Cri Du Chat
Cri du chat syndrome is a genetic disorder caused by partial deletion of chromosome 5p. It is a rare genetic condition that affects one in approximately 50,000 children.
Infants with this condition often have a high-pitched cry that sounds similar to a cat-cry. As such, its name derives from the French term ‘call of the cat’ referring to the high-pitched cry.
Cri Du Chat Syndrome Characteristics
Cri du chat syndrome is characterised by microcephaly (small head circumference), hypotonia (low muscle tone), low birth weight, severe developmental delays and intellectual disability (Tyagi, Kumar, Kumar, Singla & Singh, 2010). Common physical characteristics of cri du chat include distinctive facial features, such as wide-set eyes, strabismus (where the eyes are not properly aligned), low-set ears, mandibular microretrognathia, high palate but rarely cleft, variable malocclusion (frequently anterior open-bite) and a rounded face. Some children with cri du chat syndrome may be born with heart defects and minor hearing impairments.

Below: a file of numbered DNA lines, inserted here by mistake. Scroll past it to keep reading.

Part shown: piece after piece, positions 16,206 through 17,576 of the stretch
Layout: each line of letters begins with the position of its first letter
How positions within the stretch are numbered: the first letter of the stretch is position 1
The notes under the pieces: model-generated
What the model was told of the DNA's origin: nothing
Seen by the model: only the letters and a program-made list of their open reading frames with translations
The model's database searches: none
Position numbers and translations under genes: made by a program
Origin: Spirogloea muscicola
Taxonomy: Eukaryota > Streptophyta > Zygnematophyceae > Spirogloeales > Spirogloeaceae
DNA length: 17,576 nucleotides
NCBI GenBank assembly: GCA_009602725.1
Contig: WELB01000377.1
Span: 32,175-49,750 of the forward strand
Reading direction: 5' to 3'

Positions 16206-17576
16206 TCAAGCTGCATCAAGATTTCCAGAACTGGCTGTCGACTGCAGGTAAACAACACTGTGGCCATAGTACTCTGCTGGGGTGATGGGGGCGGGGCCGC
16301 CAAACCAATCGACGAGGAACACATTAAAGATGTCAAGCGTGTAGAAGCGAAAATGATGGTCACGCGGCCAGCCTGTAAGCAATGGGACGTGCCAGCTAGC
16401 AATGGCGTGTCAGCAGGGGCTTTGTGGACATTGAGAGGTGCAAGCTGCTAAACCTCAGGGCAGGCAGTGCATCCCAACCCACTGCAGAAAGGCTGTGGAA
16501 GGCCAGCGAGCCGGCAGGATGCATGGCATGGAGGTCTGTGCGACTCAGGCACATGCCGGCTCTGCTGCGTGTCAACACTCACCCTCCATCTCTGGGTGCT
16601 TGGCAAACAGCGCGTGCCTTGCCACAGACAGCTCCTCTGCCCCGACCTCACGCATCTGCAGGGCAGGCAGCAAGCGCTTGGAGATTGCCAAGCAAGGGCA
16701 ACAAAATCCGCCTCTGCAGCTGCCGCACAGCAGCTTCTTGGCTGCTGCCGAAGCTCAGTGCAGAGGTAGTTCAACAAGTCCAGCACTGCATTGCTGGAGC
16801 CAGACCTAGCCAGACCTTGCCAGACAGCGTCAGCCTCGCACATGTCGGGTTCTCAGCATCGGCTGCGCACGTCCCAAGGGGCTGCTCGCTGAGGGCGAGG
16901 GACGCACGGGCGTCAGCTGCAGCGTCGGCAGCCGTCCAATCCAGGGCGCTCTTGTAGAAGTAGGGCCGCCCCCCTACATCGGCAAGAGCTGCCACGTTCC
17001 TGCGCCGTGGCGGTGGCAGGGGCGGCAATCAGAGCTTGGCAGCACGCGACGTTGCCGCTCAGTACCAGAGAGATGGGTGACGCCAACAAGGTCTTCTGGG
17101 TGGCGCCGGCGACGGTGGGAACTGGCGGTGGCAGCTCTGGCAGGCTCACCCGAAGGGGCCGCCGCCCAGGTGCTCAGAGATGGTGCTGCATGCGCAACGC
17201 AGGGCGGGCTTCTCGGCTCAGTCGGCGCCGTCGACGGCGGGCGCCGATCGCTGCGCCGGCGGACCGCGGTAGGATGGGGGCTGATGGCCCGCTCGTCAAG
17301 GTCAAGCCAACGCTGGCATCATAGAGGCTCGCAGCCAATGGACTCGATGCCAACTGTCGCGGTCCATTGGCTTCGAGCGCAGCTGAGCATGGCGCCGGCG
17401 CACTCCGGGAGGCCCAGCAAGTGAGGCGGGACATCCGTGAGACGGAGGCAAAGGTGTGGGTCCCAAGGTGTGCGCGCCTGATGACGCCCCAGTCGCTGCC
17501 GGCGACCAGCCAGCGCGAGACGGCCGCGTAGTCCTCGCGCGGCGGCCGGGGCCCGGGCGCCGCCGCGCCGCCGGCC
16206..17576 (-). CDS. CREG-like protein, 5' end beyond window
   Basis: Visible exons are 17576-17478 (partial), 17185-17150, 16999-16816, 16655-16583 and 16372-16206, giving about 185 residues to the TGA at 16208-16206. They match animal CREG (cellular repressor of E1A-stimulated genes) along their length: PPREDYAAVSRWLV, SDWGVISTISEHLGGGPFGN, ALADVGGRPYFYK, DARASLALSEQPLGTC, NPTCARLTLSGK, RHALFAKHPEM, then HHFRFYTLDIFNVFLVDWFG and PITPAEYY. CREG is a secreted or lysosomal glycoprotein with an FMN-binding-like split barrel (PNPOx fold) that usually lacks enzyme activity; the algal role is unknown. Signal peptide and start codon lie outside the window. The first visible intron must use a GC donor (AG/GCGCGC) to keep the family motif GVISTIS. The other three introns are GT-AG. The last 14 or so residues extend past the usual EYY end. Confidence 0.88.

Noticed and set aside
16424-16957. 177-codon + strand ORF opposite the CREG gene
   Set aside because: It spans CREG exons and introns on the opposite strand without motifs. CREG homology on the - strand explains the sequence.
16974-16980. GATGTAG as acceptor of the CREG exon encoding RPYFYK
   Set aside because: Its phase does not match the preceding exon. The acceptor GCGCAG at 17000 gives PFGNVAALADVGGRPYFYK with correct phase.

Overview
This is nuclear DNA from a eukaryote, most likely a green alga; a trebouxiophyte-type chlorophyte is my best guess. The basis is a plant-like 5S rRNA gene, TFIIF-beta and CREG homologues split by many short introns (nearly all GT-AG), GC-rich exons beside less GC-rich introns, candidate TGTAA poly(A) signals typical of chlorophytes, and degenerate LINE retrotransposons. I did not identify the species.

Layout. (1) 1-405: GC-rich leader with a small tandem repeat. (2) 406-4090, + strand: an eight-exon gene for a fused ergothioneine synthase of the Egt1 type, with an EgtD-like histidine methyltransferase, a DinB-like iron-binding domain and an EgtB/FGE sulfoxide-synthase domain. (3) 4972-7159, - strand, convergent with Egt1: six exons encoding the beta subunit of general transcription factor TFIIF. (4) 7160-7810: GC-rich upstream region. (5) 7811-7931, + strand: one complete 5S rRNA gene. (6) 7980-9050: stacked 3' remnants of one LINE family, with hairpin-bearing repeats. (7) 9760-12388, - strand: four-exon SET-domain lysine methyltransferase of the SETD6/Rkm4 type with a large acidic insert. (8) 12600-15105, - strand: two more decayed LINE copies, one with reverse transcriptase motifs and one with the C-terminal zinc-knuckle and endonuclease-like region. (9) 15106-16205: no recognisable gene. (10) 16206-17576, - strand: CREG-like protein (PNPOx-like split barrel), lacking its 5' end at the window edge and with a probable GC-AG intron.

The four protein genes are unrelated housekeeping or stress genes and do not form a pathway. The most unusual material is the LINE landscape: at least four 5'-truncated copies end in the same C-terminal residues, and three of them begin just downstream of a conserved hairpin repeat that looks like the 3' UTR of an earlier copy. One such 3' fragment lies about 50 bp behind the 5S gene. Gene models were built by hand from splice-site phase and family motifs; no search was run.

Children with cri du chat syndrome learn in different ways, but most will have some level of intellectual disability and communication difficulty. Because of hypotonia, children with cri du chat syndrome may have motor speech difficulties whereby sounds may be harder to articulate and produce. Low muscle tone may also contribute to problems with early feeding and oral motor coordination (Cornish & Pigram, 1996).
In particular, the acquisition of language (expressive and/or receptive) may be delayed thus affecting overall communication. Not all individuals with cri du chat are able to develop verbal language, and as such use sign to convey meaning and intent. Receptive language, however, is remarkably better than expressive language, yet both are still delayed (Cornish & Pigram, 1996). Speech Pathologists will generally conduct a language assessment (using either formal or informal tests) to look into each child’s strengths and weaknesses. The Speech Pathologist will then decipher communication goals to enhance a child’s participation in everyday activities. For any child with a disability, early intervention is imperative towards achieving optimal communication.
Cornish, K.M., Pigram, J. (1996). Developmental and behavioural characteristics of cri du chat syndrome. Archives of Disease in Chilhood, 75, 448-450.
Tyagi, S., Kumar, S., Kumar, A., Singla, M. & Singh, A. (2010). Cri Du Chat Syndrome – A rare genetic disorder: An overview. Journal of Chemical and Pharmaceutical Research, 2(2), 604-609.
For information about the Cri Du Chat Support Group of Australia click here.